To: Honourable Jim Elder MLA
Subject: Make the gene tech giants pay too!
Date: Sun, 28 Nov 1999 10:34 AM
Dear Mr Elder
Will the Queensland Government seek similar action against the release of GMO's into the environment for which the Federal Health Minister, Dr Michael Wooldridge, has claimed that he will take personal responsibility under the regime of the Interim Office of Gene Technology Regulator?
Biohazard Action Alliance
Qld Govt plans to make tobacco giants pay
By Political editor PETER MORLEY
28nov99 The Sunday Mail
THE Queensland Government is investigating United States-style court action to
force tobacco companies to pay hundreds of millions of dollars in health costs.
Nearly 30,000 patients are admitted to Queensland's public hospitals with
smoking-related complaints each year, at a cost of nearly $110 million.
Cabinet tomorrow will discuss the possibility of legal action against cigarette
manufacturers to recoup those costs.
Queensland Premier Peter Beattie yesterday vowed that the proceeds of any
settlement would be poured back into the health system.
"I give this guarantee if we do decide to take legal action and if we do win, the
money we recover from the companies will all be spent on health," he said.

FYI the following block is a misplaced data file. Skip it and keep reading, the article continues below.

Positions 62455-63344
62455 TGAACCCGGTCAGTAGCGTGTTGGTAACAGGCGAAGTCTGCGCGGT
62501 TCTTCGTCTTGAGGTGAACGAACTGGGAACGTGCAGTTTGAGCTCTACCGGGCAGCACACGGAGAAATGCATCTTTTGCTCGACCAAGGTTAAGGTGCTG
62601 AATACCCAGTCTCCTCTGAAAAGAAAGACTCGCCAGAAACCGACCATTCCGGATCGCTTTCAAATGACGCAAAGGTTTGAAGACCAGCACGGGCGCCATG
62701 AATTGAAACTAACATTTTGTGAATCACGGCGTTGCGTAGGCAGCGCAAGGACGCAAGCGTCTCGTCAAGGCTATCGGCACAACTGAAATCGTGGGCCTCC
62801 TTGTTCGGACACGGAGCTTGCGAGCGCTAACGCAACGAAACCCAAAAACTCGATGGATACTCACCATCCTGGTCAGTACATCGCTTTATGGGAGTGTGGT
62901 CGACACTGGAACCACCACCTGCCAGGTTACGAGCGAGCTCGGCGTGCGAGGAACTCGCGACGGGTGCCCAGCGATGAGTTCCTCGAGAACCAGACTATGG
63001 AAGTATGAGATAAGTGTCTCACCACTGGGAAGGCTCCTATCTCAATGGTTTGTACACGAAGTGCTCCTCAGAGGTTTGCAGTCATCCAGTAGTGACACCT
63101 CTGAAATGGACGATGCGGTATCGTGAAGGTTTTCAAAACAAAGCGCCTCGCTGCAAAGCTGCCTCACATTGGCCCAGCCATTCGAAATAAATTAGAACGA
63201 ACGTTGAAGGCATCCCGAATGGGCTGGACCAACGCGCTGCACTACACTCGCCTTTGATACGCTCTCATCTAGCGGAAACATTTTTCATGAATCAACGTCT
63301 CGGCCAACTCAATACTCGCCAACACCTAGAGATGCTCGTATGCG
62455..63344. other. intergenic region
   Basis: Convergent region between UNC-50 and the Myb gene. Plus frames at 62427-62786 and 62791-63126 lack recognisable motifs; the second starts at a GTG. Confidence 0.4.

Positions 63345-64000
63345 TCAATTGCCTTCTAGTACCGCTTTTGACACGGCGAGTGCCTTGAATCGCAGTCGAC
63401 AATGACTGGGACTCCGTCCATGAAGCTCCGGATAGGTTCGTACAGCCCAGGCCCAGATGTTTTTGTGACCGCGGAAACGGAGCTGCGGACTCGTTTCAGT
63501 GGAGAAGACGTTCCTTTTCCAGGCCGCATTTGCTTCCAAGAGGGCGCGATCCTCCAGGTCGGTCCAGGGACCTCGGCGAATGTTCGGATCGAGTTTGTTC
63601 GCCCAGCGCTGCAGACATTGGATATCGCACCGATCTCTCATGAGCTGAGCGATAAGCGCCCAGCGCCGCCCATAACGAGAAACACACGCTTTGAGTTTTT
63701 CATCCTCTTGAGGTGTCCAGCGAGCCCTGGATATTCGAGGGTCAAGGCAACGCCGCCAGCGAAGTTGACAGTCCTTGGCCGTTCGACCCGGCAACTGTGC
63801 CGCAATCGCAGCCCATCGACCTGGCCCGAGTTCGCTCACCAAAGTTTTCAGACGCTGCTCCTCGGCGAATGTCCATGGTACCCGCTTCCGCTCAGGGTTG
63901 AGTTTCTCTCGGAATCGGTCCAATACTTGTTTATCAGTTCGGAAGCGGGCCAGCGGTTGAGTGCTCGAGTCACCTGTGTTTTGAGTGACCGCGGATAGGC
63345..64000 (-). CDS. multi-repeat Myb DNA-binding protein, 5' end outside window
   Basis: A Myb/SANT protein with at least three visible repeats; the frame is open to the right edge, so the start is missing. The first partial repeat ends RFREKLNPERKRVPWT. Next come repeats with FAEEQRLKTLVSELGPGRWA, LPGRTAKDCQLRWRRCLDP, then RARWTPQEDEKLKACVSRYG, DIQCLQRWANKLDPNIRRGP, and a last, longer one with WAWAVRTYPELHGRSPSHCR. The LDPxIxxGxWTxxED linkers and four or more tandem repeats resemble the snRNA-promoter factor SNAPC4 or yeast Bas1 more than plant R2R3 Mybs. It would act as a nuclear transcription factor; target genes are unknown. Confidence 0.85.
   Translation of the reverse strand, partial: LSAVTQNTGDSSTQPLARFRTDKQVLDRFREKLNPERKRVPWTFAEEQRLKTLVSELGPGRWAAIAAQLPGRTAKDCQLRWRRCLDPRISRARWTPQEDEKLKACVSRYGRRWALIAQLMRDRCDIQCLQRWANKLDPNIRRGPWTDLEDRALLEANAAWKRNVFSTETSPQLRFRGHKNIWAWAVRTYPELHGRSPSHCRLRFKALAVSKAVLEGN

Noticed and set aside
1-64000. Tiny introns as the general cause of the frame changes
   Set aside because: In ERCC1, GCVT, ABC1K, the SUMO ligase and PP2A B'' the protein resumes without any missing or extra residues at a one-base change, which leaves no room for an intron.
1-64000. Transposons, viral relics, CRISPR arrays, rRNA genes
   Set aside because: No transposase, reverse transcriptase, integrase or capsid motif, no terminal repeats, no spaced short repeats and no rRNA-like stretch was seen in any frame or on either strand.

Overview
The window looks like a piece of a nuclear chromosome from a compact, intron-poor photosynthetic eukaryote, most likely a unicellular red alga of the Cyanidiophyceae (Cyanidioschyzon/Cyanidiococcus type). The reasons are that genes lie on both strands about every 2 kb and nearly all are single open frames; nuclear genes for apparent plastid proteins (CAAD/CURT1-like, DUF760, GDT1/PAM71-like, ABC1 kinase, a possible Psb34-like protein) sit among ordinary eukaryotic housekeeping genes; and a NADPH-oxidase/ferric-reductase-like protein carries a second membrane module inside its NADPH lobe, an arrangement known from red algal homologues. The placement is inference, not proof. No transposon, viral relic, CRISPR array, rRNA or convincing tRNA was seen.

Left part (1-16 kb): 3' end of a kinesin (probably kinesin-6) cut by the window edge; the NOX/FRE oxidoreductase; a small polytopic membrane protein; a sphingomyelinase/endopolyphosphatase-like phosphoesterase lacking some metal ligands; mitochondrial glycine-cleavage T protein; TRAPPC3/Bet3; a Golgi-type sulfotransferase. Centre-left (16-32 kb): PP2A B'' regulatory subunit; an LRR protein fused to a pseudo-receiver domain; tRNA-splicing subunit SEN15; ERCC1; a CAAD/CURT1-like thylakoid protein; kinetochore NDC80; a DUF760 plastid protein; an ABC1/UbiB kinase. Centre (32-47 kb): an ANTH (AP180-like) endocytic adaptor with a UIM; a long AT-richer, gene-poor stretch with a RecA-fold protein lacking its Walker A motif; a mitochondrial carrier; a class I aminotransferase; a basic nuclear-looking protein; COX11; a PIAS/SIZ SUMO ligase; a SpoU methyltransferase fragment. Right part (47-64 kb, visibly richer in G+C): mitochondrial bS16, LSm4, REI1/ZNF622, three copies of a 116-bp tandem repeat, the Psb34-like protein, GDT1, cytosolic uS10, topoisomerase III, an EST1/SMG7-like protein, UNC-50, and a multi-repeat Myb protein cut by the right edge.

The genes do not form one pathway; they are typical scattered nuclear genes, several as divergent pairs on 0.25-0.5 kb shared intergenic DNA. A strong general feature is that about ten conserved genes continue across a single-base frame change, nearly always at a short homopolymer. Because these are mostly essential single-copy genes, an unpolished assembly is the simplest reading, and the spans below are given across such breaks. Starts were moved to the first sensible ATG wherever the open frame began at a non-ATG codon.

Precedents have been set in the United States where tobacco companies have
agreed to pay state governments $246billion compensation over 25 years. These
successes have prompted the United States Government to begin similar action.
Crown Law has told Mr Beattie that there is potential for Queensland to follow the
"But just because something succeeds in the United States does not mean it
automatically succeeds here," Mr Beattie said.
"Monday's cabinet debate is only the first step we will need to take a lot more
legal advice before court action is considered."
Various options will be outlined to ministers in a submission jointly prepared by Mr
Beattie and Attorney- General Matt Foley.
This estimates that smoking imposes a $2.2billion financial burden on Queensland
through lost production and the economic impact of premature death.
Mr Beattie said taxpayers picked up a "horrendous" burden caused by smoking.
"My view is that taxpayers should not have to shoulder this cost. It should be borne
by the tobacco companies.
"In many ways their product is more destructive to the community than hard
He would "keep an eye" on Victoria, where the Bracks Government yesterday
announced smoking would be banned in restaurants.
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